Cash Jars for the Digital World


Cash Jars

Last week, I talked about how to implement the zero-based budget system by using Cash Jars. Cash Jars were popularized in Canada by Gail Vaz Oxalade.   I allocate my paycheck into categories represented by “jars”. The zero-based budget accounts for every dollar.  After budgeting and putting the cash in the jars, you are strictly on a cash budget until the next pay.  I did this for 4 months and this is the result.

I would love to say that Cash Jars were a resounding success.  There were so many advantages to it; flexibility, instant feedback, paying yourself first.  But it was a disaster for me. Reality doesn’t always live up to the idea.  I ended up overspending instead of saving. After the 4 month trial period, not only had I not saved as much I hoped, I had a negative balance! How on earth did this happen? Still, I had faith in the premise.  I realized I had customized the method to my goals, but not to my lifestyle.  With that in mind, I analyzed how it could be optimized for the way we live today.

After I took some time to lick my wounds, I faced my failure and I analyzed where I was going astray.  I found these pitfalls:

Cash is inconvenient:

Most of us are paid via direct deposit or otherwise electronically. So every payday, I had to withdrawal a lot of cash in specific denominations to put in these jars.  As Canadians, we also have a lot of coins.  For every cash transaction, I got back lots of change.  That was a lot of weight to be rattling around in my bag. And because leftover allowance rolled into the next period, I ended up with jars of change and I didn’t really know how much was in there.  It became burdensome to take out $12 from the eating out jar because it was all in coins. So, I ended up using my debit or credit card out of convenience.

It’s time-consuming:

Speaking of convenience, these jars are not on-hand. The inconvenience of the jars, which I know is a feature, is to discourage impulse purchases. But we lead busy lives, we have heavy demands on our time and it is a precious resource.  For example, I remember to pick up something in my “Life” category on my way to fill up the tank because it’s “on the way”.  But I had only taken enough out of the “transportation” jar. Now I had to make two trips. I’ve had a long day, traffic is bad and I’m starved.  Under these circumstances, it’s too easy to whip out the credit card for that ‘small’ Life purchase.  I justified it by thinking I’ll take the cash out of the jar when I get home.  But what happens? I forget!


Another pitfall with physical cash jars is longer-term expenses are comingled with weekly/monthly expenses.  For example, as part of the “housing jar,” I put in $50/pay for property taxes and insurance.  But because those are not paid monthly, it was easy to forget that this cash was earmarked.  This was especially true after the first month.  When another “household” expense came up, I looked at the jar and thought I had the budget for it.  Unfortunately, when that property tax bill came due, I ended up short on funds.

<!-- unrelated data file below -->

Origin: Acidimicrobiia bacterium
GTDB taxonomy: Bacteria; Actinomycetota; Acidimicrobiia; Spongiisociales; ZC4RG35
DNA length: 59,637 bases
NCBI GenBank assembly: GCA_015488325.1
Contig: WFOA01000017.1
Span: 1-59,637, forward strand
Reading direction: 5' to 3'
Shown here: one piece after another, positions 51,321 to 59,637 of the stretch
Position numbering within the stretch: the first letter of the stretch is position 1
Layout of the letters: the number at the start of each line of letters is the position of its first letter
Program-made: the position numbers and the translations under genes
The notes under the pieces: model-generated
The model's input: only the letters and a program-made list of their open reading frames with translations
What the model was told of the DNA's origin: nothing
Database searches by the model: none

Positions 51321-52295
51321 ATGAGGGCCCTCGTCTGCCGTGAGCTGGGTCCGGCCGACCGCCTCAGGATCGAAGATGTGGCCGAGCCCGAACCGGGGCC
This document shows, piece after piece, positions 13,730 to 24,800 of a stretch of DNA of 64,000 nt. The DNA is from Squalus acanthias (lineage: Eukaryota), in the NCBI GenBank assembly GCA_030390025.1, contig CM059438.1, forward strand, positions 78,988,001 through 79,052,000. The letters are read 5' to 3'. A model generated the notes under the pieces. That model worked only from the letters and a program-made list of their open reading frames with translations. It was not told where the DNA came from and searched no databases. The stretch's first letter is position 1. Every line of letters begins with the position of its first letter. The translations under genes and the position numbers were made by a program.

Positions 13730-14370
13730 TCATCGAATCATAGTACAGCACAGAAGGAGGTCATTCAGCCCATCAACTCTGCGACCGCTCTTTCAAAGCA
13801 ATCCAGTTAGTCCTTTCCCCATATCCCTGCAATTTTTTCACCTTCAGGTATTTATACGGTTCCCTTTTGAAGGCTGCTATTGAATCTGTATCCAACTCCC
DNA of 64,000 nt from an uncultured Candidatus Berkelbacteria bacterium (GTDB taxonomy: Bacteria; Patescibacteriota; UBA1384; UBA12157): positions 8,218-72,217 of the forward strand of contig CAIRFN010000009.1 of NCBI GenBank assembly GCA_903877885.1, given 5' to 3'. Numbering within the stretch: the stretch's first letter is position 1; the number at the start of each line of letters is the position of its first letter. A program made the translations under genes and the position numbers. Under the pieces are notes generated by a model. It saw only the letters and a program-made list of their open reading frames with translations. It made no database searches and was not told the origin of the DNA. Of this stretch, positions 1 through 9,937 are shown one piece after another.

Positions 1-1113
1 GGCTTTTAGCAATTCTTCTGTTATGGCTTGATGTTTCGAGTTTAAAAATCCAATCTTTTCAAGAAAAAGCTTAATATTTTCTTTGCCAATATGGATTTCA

After analyzing what drawbacks I experience, I saw an obvious solution.  I switched physical jars for digital jars in the form of online bank accounts.  Now I actually have 9 bank accounts. I still have all the same categories like “clothes”, “travel” and “entertainment”, but I have also set up separate accounts for those future expenses like taxes and insurance.  Since those are not comingled with the main “household” account, I don’t risk spending it on the wrong thing.

This set up is also more convenient for me.  I don’t have to make trips to the ATM to withdraw cash on payday. With online banking platforms, you can set up automatic transfers for future dates. Using this, I schedule transfers into each separate bank account on payday. A series of automatic transfers deposit the correct amounts into each digital jar on that day. I set this up one-time and from there everything is automatic.

Usually, I leave the food, entertainment and other “Life” amounts in my day-to-day account linked to my debit card.  Now when I have to spend $12 on eating out, I don’t have to count any coins.  I use my card and it takes it from the correct “jar”.   As a result, it takes no effort to stay on budget. In fact, it takes an effort to break the budget as I have to take the extra step of transferring money from a savings account back into my spending account. It actually saves me time.

I retain all the benefits of the Cash Jar system, I pay myself first and my deposits into savings and investments are not based on my memory or subject to my whims. Since my online banking platform lets me “nickname” the accounts, I know what “jar” each account represents. I still have the at-a-glance visual cue to know how I’m doing for the month.  As with the physical jars, having multiple bank accounts offers the same amount of customization.  I still have “jars” that are important to me that may not be relevant to another budgeter.

I’m happy to report that after tweaking the cash jars into digital accounts, I have been on budget.  That was over 2 years ago and I haven’t looked back.

So after this case study, are you willing to try it for yourself?

2 thoughts on “Cash Jars for the Digital World”

  1. yeah, I tried cash envelopes, which is a variation of the cash jars, and it didn’t work for me either. because my work cafe does not take cash, and it’s a pain to pay for gas with cash vs with a debit or credit card. Finally, at the supermarkets where I frequent, the cashiers seem to have lost the ability to count proper change back to me (and I am too chicken to ask for that missing dime). So I am using digital envelopes these days (in the form of ynab). I didn’t overspend though but the inconvenience factor was not worth it for me sadly.

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